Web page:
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Porter Cable 690LR Router enough power for raised panel bits?

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Forum topic by yellowtruck75 posted 1164 days ago 2851 views 0 times favorited 13 replies Add to Favorites Watch
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yellowtruck75

404 posts in 1662 days


1164 days ago

I am looking at buying Rocklers new router table combo that comes with the Porter Cable 690LR Router. I want to be able to make raised panels in the future and want to make sure that this router won’t hold me back in that. I have been told that raised panel bits are the biggest and hardest to route with so thats why I am asking about them.

Thanks

http://www.rockler.com/product.cfm?page=30659


13 replies so far

View Loren's profile

Loren

7222 posts in 2243 days


#1 posted 1164 days ago

It’ll do it.

You can cut off most of the waste with the table saw first and
then the router doesn’t have to work as hard, the cut goes faster,
and there’s less mess.

-- http://lawoodworking.com

View cut3times's profile

cut3times

116 posts in 1602 days


#2 posted 1164 days ago

I have used one for raised panels and had no problems. Make sure you buy quality bits which puts less drag on the motor.

Jerry

-- And Still Too Short - "Life is what happens to you while you're busy making other plans." John Lennon

View knotscott's profile

knotscott

5364 posts in 1971 days


#3 posted 1164 days ago

It’ll do it, but it’ll struggle more than a router with a larger motor, which in turn will shorten it’s service life. The 690 is better suited as a hand router or table router for smaller bits IMO…..can’t help but think you’d be better served with a 13-15 amp router if you’ll be doing very many raised panels.

-- Happiness is like wetting your pants...everyone can see it, but only you can feel the warmth....

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yellowtruck75

404 posts in 1662 days


#4 posted 1164 days ago

Don’t think that I will be doing a ton of work with raised panel so I am going to go with that package. Just wanted to make sure that I wouldn’t be held back for future projects.

Thanks

View D_Allen's profile

D_Allen

495 posts in 1379 days


#5 posted 1164 days ago

I have one and have used it a lot for raised panel and everything else.
2 things to remember.
1 – don’t try to take too much on each pass
2 – check the router after extended use and see if you need to give it a break and cool down.
This is actually good advise on any router.

-- Website is finally up and running....www.woodandwrite.com

View knotscott's profile

knotscott

5364 posts in 1971 days


#6 posted 1164 days ago

It just occurred to me that the 690LR doesn’t have variable speed. You won’t want to spin a 3” raised panel bit at 20K+ rpms. If you end up with the 690LR, you’ll either want to add a speed control or use a vertical panel raising bit.

-- Happiness is like wetting your pants...everyone can see it, but only you can feel the warmth....

View brianlee's profile

brianlee

18 posts in 1196 days


#7 posted 1163 days ago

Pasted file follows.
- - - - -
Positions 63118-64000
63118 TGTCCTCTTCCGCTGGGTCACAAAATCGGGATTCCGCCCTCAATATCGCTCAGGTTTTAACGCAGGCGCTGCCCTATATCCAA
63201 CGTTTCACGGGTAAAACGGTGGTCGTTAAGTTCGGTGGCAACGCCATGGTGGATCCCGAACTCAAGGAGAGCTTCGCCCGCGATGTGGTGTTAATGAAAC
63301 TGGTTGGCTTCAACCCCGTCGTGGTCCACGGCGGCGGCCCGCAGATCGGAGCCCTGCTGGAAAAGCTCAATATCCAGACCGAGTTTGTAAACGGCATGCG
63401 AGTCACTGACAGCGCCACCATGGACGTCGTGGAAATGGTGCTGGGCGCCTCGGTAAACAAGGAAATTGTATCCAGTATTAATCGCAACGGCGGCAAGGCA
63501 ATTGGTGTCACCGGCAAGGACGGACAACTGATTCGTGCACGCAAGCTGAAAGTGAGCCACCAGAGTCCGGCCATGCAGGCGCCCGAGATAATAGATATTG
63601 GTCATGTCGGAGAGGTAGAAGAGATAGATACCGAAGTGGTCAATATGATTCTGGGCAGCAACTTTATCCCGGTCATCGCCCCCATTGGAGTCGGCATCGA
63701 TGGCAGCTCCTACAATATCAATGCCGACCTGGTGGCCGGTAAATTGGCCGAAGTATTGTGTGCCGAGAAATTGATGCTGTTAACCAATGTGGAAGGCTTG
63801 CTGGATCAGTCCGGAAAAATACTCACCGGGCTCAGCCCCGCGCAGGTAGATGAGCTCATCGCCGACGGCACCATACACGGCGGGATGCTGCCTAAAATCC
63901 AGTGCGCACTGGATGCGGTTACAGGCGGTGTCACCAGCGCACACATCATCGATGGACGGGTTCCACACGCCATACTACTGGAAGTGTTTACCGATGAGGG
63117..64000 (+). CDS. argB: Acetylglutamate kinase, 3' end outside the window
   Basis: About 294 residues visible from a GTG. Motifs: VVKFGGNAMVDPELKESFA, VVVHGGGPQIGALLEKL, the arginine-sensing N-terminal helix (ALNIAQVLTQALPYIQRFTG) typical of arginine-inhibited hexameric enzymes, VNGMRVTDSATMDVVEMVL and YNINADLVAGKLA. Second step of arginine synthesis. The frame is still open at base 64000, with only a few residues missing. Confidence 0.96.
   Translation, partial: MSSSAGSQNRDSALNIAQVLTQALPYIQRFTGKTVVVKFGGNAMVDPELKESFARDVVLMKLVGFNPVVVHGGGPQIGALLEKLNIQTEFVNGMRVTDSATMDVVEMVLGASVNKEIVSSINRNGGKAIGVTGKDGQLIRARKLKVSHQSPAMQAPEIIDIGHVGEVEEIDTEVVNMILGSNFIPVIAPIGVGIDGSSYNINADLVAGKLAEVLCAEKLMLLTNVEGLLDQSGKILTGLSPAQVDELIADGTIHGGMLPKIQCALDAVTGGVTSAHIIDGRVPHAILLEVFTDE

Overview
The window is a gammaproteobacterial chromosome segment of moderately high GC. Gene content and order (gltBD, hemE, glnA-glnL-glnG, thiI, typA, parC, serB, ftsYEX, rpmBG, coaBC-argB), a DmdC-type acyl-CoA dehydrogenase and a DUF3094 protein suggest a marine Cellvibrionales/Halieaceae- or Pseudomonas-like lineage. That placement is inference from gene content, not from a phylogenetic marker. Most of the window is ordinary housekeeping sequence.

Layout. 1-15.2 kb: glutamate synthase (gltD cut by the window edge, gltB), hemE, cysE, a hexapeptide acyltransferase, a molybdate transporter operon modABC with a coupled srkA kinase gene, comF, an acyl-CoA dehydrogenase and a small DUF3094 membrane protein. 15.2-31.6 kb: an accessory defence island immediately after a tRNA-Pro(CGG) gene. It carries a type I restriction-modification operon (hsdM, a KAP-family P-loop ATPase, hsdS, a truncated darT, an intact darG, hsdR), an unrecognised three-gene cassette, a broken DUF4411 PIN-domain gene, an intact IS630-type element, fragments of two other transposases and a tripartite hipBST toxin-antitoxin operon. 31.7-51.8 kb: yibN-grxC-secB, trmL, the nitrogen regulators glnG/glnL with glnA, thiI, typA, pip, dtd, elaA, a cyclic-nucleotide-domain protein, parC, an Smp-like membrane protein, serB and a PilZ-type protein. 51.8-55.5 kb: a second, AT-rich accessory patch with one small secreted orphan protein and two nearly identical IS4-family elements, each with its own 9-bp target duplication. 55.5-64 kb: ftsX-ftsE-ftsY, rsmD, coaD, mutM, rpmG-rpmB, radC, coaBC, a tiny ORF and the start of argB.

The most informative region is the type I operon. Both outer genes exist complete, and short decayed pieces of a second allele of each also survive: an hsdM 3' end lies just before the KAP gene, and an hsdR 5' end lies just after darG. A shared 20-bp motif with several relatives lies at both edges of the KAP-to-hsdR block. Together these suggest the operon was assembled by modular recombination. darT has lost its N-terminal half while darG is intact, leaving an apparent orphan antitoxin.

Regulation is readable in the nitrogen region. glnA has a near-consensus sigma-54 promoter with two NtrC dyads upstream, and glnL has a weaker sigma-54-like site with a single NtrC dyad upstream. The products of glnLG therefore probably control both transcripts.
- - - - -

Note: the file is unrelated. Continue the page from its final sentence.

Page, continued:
knotscott is correct. Don’t use a large diameter bit in a single speed router. Too dangerous.

View D_Allen's profile

D_Allen

495 posts in 1379 days


#8 posted 1163 days ago

OOPS! My bad. Mine is variable speed so it is a 690LRVS.
Sorry about that!

-- Website is finally up and running....www.woodandwrite.com

View SSMDad's profile

SSMDad

395 posts in 1192 days


#9 posted 1163 days ago

garyp is right although the one issue I have with the Bosch router (I just recently returned at 1617evs) is that while they are wonderful pieces of equipment. Something as simple as a PC compatible guide bushing needs 2 different adaptors to use. One of which you can’t even buy from Bosch’s website.

Dunno why Bosch couldnt have just included the d* $7 adaptor instead of making people have to try to track one down.

-- Chris ~~Who controls the past controls the future. Who controls the present controls the past."

View Jerry's profile

Jerry

2157 posts in 2142 days


#10 posted 1163 days ago

I agree the 690, which is 1.75 HP, without variable speed is the wrong router for a panel raising bit. The 690 is a great router and buying this router will give you plenty fun routing experience. Plus getting this router will give you good justification to add another router to your collection down the road whenever you decide to raise panels.

-- Jerry Nettrour, San Antonio, www.topqualitycabinets.net

View bubinga's profile

bubinga

861 posts in 1263 days


#11 posted 1163 days ago

You might want take a look at this router table,but does not come with a router, can’t hurt to look
http://www.rt1000.com/index.html

-- E J ------- Always Keep a Firm Grip on Your Tool

View brianlee's profile

brianlee

18 posts in 1196 days


#12 posted 1163 days ago

O.K., since you have the variable speed router you should be fine. The biggest problem with underpowered tools, whether it’s a router or a table saw, is you have to adjust your technique to the tool. With a higher HP router, you could run a panel through in one pass if inclined. But with your 690, you will have to make several passes or hog out some of the waste on a table saw as Loren suggested—which is the method I would use if using a 690. If you tried to cut a panel in one pass on a 690, I can almost guarantee you’re going to burn the wood. So it can be done, but it will require more steps and take more time. If you’re doing small projects it’s not that bad, but it can be a real PITA if you had a lot of projects to do.

View bubinga's profile

bubinga

861 posts in 1263 days


#13 posted 1163 days ago

brianlee
D_Allen is the one with the variable speed router, not the poster,yellowtruck75
A PC ,690 ,is a good router to have in every shop

-- E J ------- Always Keep a Firm Grip on Your Tool

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